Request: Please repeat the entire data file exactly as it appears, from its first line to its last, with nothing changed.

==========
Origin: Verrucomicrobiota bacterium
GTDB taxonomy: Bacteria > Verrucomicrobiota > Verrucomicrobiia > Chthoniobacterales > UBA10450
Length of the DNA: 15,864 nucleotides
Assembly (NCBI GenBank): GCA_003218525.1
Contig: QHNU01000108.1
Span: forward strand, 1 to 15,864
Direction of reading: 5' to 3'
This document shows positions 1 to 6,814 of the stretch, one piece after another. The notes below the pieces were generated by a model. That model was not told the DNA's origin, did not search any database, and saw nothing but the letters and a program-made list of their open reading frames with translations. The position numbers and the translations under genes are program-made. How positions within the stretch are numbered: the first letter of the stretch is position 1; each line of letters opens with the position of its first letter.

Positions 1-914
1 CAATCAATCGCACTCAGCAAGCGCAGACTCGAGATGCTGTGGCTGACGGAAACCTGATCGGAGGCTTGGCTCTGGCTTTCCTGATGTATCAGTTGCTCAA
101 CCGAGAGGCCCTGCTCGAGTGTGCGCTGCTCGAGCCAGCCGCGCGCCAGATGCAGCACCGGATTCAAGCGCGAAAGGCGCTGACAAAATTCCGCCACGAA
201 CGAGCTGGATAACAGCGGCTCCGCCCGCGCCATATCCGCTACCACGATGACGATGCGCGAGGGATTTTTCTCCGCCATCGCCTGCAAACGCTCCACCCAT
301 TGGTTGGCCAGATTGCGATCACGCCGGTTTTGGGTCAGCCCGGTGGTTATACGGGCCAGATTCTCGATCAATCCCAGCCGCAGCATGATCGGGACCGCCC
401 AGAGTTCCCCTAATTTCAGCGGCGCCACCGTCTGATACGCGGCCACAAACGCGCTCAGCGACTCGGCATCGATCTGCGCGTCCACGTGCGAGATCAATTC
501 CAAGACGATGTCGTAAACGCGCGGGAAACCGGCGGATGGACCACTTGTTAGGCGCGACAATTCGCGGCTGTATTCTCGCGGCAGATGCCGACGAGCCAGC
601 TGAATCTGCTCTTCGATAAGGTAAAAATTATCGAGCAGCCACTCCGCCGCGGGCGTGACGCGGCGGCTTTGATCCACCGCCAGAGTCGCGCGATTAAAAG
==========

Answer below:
Origin: Verrucomicrobiota bacterium
GTDB taxonomy: Bacteria > Verrucomicrobiota > Verrucomicrobiia > Chthoniobacterales > UBA10450
Length of the DNA: 15,864 nucleotides
Assembly (NCBI GenBank): GCA_003218525.1
Contig: QHNU01000108.1
Span: forward strand, 1 to 15,864
Direction of reading: 5' to 3'
This document shows positions 1 to 6,814 of the stretch, one piece after another. The notes below the pieces were generated by a model. That model was not told the DNA's origin, did not search any database, and saw nothing but the letters and a program-made list of their open reading frames with translations. The position numbers and the translations under genes are program-made. How positions within the stretch are numbered: the first letter of the stretch is position 1; each line of letters opens with the position of its first letter.

Positions 1-914
1 CAATCAATCGCACTCAGCAAGCGCAGACTCGAGATGCTGTGGCTGACGGAAACCTGATCGGAGGCTTGGCTCTGGCTTTCCTGATGTATCAGTTGCTCAA
101 CCGAGAGGCCCTGCTCGAGTGTGCGCTGCTCGAGCCAGCCGCGCGCCAGATGCAGCACCGGATTCAAGCGCGAAAGGCGCTGACAAAATTCCGCCACGAA
201 CGAGCTGGATAACAGCGGCTCCGCCCGCGCCATATCCGCTACCACGATGACGATGCGCGAGGGATTTTTCTCCGCCATCGCCTGCAAACGCTCCACCCAT
301 TGGTTGGCCAGATTGCGATCACGCCGGTTTTGGGTCAGCCCGGTGGTTATACGGGCCAGATTCTCGATCAATCCCAGCCGCAGCATGATCGGGACCGCCC
401 AGAGTTCCCCTAATTTCAGCGGCGCCACCGTCTGATACGCGGCCACAAACGCGCTCAGCGACTCGGCATCGATCTGCGCGTCCACGTGCGAGATCAATTC
501 CAAGACGATGTCGTAAACGCGCGGGAAACCGGCGGATGGACCACTTGTTAGGCGCGACAATTCGCGGCTGTATTCTCGCGGCAGATGCCGACGAGCCAGC
601 TGAATCTGCTCTTCGATAAGGTAAAAATTATCGAGCAGCCACTCCGCCGCGGGCGTGACGCGGCGGCTTTGATCCACCGCCAGAGTCGCGCGATTAAAAG